SynopsisThe Israelites are now ready to enter the Promised Land. The LORD is with them, their spies have brought back a good report, everything’s in their favour. It’s time.
They move right up to the edge of the Jordan river, which is the boundary to the Promised Land, and they camp there for a few days. The officers then go through the camp, and tell the Israelites how this will work: the Ark is going to be carried ahead of them, into the Promised Land, and all they have to do is follow it. However, they are not to get too close to it; they are to keep a distance of almost a kilometre from it (900 metres). That being said, the people are to get ready, because tomorrow will be the big day.
The next day, the LORD tells Joshua that He is about to exalt Joshua in the Israelites’ eyes, so that they’ll know that He is with Joshua the way He was with Moses. Joshua then tells the people about the miracle the LORD is going to perform: when the priests set foot in the river, the water of the river will “stand up in a heap” (verse 3:13), and the flow of the river will be cut off.
Joshua has the priests take up the Ark, to lead the way, and they enter the river. Even though the river is at flood level, it happens the way Joshua said it would: the flow of the water cuts off, and piles up a ways away, so that the priests enter the river bed and are standing on dry ground. The priests remain stainding in the middle of the rivver, while all of the people of Israel pass by. (Verse 4:10 says that they are in a hurry, which is understandable.) Right at the front of the Israelites are the fighting men from the tribes of Reuben, Gad, and Manasseh, because that was part of their deal, when the LORD let them settle on the other side of the Jordan. Altogether, forty thousand soldiers crossed the river that day, according to verse 4:13, but I don’t have the statistical skills to calculate how big that would make the nation of Israel, if you were to add in the women and children.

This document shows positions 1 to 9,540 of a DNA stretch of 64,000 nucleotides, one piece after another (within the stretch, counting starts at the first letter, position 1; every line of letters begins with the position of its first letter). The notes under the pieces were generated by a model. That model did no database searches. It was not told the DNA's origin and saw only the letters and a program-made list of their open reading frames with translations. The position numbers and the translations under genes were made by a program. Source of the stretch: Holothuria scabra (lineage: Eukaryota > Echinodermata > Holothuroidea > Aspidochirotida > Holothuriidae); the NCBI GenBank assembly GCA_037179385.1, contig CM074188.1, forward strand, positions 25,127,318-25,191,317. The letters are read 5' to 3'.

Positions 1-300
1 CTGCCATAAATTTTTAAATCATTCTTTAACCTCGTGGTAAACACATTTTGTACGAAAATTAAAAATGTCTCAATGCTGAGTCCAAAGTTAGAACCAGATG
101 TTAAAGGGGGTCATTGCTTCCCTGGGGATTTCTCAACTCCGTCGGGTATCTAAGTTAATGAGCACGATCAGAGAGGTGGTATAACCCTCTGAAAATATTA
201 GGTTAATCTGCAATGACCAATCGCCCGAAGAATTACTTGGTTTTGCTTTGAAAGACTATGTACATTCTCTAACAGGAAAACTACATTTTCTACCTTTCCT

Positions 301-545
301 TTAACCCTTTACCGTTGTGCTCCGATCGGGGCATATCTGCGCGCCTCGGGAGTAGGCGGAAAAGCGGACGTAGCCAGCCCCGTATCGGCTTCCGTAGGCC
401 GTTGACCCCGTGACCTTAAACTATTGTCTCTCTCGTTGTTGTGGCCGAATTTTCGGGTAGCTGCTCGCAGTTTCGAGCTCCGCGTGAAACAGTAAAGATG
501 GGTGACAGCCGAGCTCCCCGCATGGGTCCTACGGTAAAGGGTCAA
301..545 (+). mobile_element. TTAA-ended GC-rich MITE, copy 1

Once the people have crossed over, the LORD commands Joshua to get twelve men—one from each tribe of Israel—to go back to the river bed, where the priests are still standing with the Ark, and find twelve stones. They are to carry the stones out of the river, and they will then serve as a memorial, reminding the people of what the LORD had done when the Israelites crossed the Jordan.
They do as they’re told, and bring the stones to the Israelite camp. (Verse 4:9 says that they’re there to this day, although I guess that would mean the day that the book of Joshua was written; I don’t know if the stones are still there now, but I doubt it.) After all of this, the LORD commands Joshua to command the priests to come out of the river bed, and as soon as they set their feet on the river bank, the water rushes back and returns to normal.
The result of all of this is summed up in verse 4:14:
That day the LORD exalted Joshua in the sight of all Israel; and they revered him all the days of his life, just as they had revered Moses. (verse 4:14)
After this, they go and camp at Gilgal, which is on the border of Jericho. He sets up the stones—the passage doesn’t indicate how he sets them up, it just says that he sets them up—as a memorial of what the LORD has done.
He said to the Israelites, “In the future when your descendants ask their fathers, ‘What do these stones mean?’ tell them, ‘Israel crossed the Jordan on dry ground.’ For the LORD your God dried up the Jordan before you until you had crossed over. The LORD your God did to the Jordan just what he had done to the Red Sea when he dried it up before us until we had crossed over. He did this so that all the peoples of the earth might know that the hand of the LORD is powerful and so that you might always fear the LORD your God.” (verses 4:21–24)